In Lockdown: Social distancing, not drinking alone

In Lockdown
The world is changing in significant ways and marketers need to understand and navigate the new landscape. In our In Lockdown series, our Research & Insight teams from around the world delve into different sectors and trends, and share their learnings. Here, Senior Research & Insight Analyst Vanessa Machado examines changes in the alcoholic beverages industry during the pandemic.

The coronavirus new reality has changed many things, among them the way we live some simple social events. For example, have you had a balcony aperitif? Listening to your neighbor playing music, making a toast with your friend through your cell phone screen, or even going to a virtual party with live dj are now common actions unthinkable only a couple of months ago. This transformation left no stone unturned, including the alcoholic beverage industry.

Quick to adapt
One of the first companies to see virus impact on their business was AB Inbev, notably on Corona. The brand experienced a moment called infodemia: people started believing that the brand had connection with the virus carrying the same name. YouGov identified an increase in internet searches for the “Corona Beer Virus” and the “Beer Virus” in February, and also that intention to buy Corona beer was at its lowest level in the last two years. The survey also evaluated the buzz score, which measures how favorably consumers consider a brand: Corona had dropped significantly between early January and late February.

At the same time, the fact that the brand and virus had the same name did not go unnoticed on social platforms, and people found creative ways to have fun with the moment. Nevertheless, the brand claims that the disinformation that circulates has nothing to do with the sales drop, as consumer sentiment remains strong.

Other brands have begun to position themselves as helpers, finding ways to collaborate using their own resources: alcohol, after all, has sanitizing properties. One of the first groups in the alcoholic sector to position itself was the Brazilian brewer AmBev which, according to data from SocialBakers, was the brand with the most interactions on Facebook and Instagram during February until March 21, with the announcement that it would use its production lines to make 500,000 hand sanitizer bottles for local hospitals and the cities most affected by COVID-19.

And over time, this has been one of the main social actions that the alcohol industry has taken: transforming its core product into hand sanitizer. In the USA alone there are over 700 distilleries distributed all over the country that are producing hand sanitizer as a support to help the population face the crisis. Similar steps have been taken by companies all over the world, from Scotland to Italy.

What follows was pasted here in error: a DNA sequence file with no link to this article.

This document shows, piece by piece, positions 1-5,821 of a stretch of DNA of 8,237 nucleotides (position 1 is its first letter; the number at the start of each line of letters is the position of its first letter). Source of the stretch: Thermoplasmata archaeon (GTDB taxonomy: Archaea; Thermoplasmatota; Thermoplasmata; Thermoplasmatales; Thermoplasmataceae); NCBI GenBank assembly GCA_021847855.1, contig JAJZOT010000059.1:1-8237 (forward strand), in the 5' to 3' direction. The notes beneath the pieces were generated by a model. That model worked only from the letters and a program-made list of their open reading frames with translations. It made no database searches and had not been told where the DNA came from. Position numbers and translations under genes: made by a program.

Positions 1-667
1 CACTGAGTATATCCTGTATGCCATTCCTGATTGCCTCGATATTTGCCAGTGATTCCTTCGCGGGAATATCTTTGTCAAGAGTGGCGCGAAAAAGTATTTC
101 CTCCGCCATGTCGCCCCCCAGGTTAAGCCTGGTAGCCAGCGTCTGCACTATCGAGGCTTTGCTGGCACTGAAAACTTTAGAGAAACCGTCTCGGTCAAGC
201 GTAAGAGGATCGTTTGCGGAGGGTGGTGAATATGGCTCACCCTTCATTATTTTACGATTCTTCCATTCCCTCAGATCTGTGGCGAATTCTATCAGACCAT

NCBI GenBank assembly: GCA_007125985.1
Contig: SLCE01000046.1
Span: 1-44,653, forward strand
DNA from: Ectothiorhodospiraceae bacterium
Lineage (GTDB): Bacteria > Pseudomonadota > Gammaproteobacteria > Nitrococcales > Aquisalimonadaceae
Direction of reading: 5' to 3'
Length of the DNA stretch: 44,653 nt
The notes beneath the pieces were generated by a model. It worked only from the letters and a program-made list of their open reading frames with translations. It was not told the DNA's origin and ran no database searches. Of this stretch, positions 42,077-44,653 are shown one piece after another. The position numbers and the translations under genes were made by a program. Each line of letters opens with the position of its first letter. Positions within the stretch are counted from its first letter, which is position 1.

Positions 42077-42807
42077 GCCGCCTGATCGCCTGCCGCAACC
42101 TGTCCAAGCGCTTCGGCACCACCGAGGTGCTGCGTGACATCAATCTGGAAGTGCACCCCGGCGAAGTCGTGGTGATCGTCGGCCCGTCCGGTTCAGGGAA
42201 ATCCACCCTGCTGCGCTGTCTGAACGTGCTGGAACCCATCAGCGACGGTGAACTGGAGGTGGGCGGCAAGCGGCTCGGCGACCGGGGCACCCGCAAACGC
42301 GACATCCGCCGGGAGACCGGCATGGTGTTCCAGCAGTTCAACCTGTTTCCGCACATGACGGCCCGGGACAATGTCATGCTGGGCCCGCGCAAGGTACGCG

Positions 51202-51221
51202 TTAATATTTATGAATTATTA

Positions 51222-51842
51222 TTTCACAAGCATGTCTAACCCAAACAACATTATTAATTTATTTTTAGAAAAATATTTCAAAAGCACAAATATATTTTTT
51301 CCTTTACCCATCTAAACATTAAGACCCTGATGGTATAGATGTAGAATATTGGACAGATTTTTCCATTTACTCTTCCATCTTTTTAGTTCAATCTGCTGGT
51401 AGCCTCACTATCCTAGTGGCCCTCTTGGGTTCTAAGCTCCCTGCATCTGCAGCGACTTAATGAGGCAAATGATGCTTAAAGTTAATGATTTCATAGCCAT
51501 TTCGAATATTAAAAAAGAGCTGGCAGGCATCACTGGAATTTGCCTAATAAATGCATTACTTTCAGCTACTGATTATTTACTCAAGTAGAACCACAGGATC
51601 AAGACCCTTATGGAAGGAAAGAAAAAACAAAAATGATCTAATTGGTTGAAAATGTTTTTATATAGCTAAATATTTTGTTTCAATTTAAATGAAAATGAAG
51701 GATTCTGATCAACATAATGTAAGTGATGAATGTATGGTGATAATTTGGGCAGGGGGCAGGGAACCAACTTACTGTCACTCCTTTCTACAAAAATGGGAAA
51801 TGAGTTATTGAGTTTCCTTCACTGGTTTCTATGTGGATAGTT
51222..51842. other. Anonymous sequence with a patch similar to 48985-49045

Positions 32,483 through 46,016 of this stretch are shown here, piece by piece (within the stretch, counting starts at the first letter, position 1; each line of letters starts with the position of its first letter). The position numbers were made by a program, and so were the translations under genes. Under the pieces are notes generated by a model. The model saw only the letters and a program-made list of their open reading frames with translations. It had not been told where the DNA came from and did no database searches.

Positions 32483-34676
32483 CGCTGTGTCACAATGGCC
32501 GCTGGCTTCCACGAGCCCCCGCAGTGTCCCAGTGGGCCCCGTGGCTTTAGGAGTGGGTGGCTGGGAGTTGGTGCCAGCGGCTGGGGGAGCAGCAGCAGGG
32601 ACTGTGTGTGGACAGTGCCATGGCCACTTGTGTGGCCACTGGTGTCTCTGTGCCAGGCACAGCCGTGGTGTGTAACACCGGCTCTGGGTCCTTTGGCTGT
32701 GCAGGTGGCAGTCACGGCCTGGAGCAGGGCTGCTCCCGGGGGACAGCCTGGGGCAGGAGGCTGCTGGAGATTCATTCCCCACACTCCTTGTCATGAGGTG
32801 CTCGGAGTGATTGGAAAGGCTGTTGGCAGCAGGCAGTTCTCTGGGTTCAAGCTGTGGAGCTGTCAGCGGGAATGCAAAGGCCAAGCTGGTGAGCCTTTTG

These companies understood that there was an important role in adapting in some way with this emergency, and this genuine effort has a positive effect on people’s perception: 65% of people agreed that how a brand responds to the pandemic will significantly impact their likelihood to buy from it in the future (Edelman, 2020).

The need to be (emotionally) connected
The social routine, a key part of people’s daily lives, has undergone a drastic change, especially considering meetings with friends, happy hours and social activities in general.

The new rules of coexistence and distance from our social daily life excluded one of the main human needs, the direct and face-to-face social relations, which is affecting people’s self-esteem. As we can better understand in Maslow’s Pyramid and its hierarchy, today we are living a moment of dramatic shift in the fulfilment of our needs, from the most basic as food, hygiene and sleeping through to the Safety needs, such as health which is being meticulously changed and adapted to this transition. To maintain our health, we are constrained to reframe our Love and belonging needs. Today our physical connections and friendship relations in the concrete social context are minimal.

People are, however, looking for ways to adapt to social distancing and have creatively developed innovative ideas of sharing moments of connection and fun, even with their physical limitations.

Balcony meetings are spreading all over the world as an alternative to connecting with each other IRL. In an improvised and casual way, messages and especially musical concerts are happening all over to bring some joy and motivate people. Over time these events have spread on social platforms and have become increasingly popular.

And speaking of social platforms, these have had a boost due to the new forms of meetings with friends and family.

The Zoom platform, for example, had an incredible increase in searches during the beginning of the lockdown. The daily number of Zoom users increased to more than 200 million in March, up from a previous maximum of 10 million, explains CEO Eric Yuan.

Therefore, to better understand about virtual meetings, a global study conducted by We are Social through social listening, from March to April 20, found that virtual Happy Hours have two main motivations: 

  1. Connecting: the desire to talk to friends, relatives, colleagues or even participate in musical events online, influencers and djs in live-streaming. 

  2. Supporting or assisting a needy service in this period: bars and restaurants that organize Happy Hours to ask for donations and support Hospitals, also to support Food Service industry workers and bartenders in times of crisis.

Self-Quarantine drinks & snacks
We know it’s much more fun to drink with friends; being at a bar with company is not possible in our circumstances, so now many people are organizing virtual bar meetings to get together. The aperitif at the time of the coronavirus becomes the video aperitif and it is often shared on social platforms. 

This virtual aperitif moment seems to be one of the main supporters of the sense of connection, one of the needs that Maslow explains as relevant for people to feel satisfied and motivated. This new way of drinking with friends has become our new bar at home, people are preparing cocktails, side dishes, snacks, to remember meetings “like we used to in the old days”. There are a variety of blogs and content that advise on how to prepare your virtual happy hour, from the best platform to the subject planning.